Don’t ever get your hopes up. Just don’t do it. Life is too disappointing. Sounds depressing, right? It is, but at least we know, from the fact that I’m telling this to you, that I actually do what my therapist said to do for once.
I’m absolutely serious about this. Do not get your hopes up for the holidays, unless you are an innocent child to whom the whole world is forgivable because you’ve never been broken by pain. That kind of thing that breaks you only has to happen once or twice before small disappointments are everywhere.
That gives me an idea, maybe I’m blowing things out of proportion. Instead of seeing what I lost from a disappointment, I could look at the new opportunities in front of me. Not that the disappointment necessarily opened some new doors for you or anything, but that there are other good things in life whether you choose to see them or not. It’s all about what you tell yourself.
My boyfriend is sick today. But you know, this means I could actually study. I could actually pack. Things I’ve been putting off, I guess because the end of this good time I’m having is coming.
But when you think about it, my expectations for college were so low. They weren’t, “I’m probably going to absolutely hate it” low, but more like “this is going to be hard work and not a lot of fun” expectations. I was wrong, but maybe it’s all relative and college is only fun because it exceeds my expectations. I wonder if there’s a psychological principle about this.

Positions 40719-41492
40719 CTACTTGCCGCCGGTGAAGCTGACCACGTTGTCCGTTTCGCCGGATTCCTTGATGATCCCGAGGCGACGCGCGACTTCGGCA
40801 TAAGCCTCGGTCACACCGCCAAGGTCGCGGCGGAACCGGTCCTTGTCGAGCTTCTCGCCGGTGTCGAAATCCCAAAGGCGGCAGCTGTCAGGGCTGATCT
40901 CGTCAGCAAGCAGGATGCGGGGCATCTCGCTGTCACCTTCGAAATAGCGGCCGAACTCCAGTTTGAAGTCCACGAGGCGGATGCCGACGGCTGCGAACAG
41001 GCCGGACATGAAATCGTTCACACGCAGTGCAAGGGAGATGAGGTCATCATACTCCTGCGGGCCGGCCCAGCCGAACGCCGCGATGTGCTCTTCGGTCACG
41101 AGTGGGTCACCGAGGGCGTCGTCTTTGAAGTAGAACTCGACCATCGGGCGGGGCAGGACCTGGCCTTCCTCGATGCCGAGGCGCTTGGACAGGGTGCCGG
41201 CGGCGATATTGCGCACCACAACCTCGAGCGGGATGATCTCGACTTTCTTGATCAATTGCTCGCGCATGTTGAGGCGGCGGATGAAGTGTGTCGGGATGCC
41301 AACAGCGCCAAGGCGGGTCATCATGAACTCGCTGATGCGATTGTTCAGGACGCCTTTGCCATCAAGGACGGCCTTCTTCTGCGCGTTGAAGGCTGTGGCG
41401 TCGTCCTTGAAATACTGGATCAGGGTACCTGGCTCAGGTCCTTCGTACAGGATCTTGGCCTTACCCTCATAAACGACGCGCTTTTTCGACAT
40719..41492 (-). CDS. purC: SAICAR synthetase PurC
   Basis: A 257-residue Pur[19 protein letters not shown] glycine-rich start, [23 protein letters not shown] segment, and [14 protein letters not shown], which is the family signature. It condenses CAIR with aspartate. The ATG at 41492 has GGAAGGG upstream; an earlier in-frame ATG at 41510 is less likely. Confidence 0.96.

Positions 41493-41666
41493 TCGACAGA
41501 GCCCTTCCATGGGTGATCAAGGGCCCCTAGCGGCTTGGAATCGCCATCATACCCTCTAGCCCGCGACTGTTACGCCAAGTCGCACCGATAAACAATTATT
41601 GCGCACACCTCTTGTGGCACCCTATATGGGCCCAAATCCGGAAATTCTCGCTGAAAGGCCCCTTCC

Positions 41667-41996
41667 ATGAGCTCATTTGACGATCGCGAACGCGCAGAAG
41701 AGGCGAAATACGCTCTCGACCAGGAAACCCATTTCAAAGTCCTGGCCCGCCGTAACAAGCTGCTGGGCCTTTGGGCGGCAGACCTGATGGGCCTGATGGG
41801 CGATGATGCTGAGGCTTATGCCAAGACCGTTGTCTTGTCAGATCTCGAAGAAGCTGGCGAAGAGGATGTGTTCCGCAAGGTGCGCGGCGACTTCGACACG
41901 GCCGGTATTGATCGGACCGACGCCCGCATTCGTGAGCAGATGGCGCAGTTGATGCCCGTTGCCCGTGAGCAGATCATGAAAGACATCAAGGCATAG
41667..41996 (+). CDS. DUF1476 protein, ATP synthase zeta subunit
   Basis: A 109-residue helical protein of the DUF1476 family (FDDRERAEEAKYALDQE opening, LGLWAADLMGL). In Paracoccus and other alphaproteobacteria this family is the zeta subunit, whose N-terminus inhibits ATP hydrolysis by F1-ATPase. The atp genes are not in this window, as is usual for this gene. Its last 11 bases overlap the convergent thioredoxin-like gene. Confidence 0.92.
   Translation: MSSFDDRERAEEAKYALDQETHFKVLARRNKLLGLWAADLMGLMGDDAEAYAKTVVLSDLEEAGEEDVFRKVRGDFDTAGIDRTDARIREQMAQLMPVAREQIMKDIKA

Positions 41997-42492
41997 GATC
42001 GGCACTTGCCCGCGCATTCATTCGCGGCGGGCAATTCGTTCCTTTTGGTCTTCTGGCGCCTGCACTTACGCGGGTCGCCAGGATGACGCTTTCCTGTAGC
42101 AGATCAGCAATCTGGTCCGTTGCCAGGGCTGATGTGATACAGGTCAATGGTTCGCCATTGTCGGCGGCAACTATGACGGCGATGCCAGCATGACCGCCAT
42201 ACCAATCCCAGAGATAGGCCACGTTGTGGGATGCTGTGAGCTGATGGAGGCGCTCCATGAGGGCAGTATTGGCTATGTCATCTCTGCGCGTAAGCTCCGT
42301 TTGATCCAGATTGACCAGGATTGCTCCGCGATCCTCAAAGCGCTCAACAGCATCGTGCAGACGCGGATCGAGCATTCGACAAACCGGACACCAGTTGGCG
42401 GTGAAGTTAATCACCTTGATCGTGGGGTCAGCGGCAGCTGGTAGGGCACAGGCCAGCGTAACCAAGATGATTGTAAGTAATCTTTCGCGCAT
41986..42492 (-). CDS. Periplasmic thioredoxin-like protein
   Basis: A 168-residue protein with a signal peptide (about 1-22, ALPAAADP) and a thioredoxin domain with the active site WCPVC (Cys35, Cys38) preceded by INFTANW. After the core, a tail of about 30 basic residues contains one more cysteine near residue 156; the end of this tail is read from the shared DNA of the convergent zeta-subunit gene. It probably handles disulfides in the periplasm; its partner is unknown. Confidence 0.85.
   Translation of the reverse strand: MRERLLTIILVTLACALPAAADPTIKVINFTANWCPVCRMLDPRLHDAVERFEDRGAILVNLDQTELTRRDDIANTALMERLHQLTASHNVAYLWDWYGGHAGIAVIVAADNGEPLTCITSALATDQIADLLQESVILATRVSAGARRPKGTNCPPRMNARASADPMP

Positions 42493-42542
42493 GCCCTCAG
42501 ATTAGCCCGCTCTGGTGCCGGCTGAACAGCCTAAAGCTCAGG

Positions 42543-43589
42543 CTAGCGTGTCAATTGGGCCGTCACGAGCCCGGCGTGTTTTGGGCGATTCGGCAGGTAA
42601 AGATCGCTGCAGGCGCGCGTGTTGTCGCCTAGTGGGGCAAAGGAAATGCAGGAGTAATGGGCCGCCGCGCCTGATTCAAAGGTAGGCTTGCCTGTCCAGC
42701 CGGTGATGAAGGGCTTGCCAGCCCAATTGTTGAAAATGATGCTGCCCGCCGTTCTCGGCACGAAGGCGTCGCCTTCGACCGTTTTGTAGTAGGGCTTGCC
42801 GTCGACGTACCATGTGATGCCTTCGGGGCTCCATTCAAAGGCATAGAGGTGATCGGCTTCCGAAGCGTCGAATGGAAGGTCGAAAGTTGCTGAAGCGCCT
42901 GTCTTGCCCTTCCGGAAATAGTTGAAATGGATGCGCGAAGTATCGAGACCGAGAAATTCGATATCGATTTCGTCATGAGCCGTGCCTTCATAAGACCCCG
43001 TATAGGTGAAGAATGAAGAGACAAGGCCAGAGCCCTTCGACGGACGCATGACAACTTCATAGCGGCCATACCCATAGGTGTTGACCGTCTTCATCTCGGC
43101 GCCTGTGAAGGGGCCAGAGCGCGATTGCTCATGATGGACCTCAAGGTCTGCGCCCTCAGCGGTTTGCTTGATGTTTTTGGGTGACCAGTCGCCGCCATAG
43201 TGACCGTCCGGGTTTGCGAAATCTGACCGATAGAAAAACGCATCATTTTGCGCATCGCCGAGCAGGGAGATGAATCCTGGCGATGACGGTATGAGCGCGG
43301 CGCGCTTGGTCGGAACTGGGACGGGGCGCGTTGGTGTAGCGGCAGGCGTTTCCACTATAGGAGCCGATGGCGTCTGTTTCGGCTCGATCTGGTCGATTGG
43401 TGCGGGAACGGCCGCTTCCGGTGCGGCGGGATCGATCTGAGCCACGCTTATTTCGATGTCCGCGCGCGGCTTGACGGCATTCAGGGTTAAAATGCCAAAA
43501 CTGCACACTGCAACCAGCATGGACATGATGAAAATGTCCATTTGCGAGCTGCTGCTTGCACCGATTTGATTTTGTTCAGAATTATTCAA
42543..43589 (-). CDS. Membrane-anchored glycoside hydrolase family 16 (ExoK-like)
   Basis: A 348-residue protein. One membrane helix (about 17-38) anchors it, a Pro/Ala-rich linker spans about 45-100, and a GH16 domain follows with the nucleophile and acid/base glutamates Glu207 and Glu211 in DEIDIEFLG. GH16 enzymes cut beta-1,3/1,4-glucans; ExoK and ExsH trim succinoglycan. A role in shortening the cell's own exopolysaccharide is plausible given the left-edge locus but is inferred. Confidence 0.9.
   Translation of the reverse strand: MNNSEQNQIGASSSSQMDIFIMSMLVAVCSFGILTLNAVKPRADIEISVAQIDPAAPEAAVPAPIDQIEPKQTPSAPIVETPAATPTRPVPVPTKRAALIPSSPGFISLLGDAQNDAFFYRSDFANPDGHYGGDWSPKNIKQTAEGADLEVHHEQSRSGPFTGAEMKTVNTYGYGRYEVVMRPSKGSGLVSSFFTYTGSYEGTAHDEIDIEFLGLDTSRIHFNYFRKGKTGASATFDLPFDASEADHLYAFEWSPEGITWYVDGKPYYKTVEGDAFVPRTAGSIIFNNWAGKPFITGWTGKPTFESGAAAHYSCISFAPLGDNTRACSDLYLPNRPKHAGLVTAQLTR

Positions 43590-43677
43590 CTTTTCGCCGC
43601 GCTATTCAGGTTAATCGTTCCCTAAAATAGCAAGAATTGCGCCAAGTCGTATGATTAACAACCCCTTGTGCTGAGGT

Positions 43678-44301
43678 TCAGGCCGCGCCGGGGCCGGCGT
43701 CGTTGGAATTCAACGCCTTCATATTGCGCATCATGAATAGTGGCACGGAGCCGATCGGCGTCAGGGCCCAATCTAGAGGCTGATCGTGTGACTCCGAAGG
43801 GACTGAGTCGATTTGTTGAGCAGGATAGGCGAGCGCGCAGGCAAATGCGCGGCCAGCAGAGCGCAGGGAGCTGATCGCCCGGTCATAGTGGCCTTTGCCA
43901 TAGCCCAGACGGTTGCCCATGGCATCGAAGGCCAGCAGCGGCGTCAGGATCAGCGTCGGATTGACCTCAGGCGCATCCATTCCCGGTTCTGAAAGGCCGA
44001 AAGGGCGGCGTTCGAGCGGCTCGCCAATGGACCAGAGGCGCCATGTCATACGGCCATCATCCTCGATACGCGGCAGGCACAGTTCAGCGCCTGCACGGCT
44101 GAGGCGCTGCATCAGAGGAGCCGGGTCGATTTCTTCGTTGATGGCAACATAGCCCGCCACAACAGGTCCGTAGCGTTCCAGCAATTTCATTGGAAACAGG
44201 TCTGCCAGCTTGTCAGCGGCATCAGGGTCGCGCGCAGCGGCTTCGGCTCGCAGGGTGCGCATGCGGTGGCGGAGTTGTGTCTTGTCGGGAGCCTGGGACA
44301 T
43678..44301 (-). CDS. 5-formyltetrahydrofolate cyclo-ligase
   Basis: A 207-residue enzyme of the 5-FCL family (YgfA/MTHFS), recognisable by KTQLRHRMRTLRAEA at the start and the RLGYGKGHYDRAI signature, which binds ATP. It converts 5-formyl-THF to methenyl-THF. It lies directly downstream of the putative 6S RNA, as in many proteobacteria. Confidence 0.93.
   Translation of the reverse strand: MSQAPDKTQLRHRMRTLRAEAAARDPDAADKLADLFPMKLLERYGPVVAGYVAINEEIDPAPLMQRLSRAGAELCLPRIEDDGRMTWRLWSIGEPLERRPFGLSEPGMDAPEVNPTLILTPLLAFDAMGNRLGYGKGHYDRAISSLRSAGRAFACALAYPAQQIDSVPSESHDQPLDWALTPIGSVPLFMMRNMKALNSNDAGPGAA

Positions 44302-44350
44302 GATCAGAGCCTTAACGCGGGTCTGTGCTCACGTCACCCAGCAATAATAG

And just when I’m having a good time, a great time, the mere passing of time is going to take all that away from me. It’ll take my room, my boyfriend, and my new friends. But, I mean, come on, K-Tosh, it was eight months. It was a good run! It wasn’t really as short as it felt – but that’s what’s so cruel about college! You’re completely used to monotony by that time! And once you actually enjoy the equivalent of school, it stops being monotonous and lengthy and you don’t attend uninterrupted for nine consecutive months every year with the same people, give or take a few. But does it only feel short because you’re having a good time? In short, things, no matter how good or bad they are, can’t and won’t stay the same forever. That’s reassuring or painful, contingent on situational factors. I will still have my old friends, and my job (I think it’s going to be a fun job).
I just dropped my guard for one second and I felt disappointed again. But you know what? In the blunt, daunting words of my therapist, “It won’t be easy.” Creating your own happiness is hard work, but someone’s gotta do it.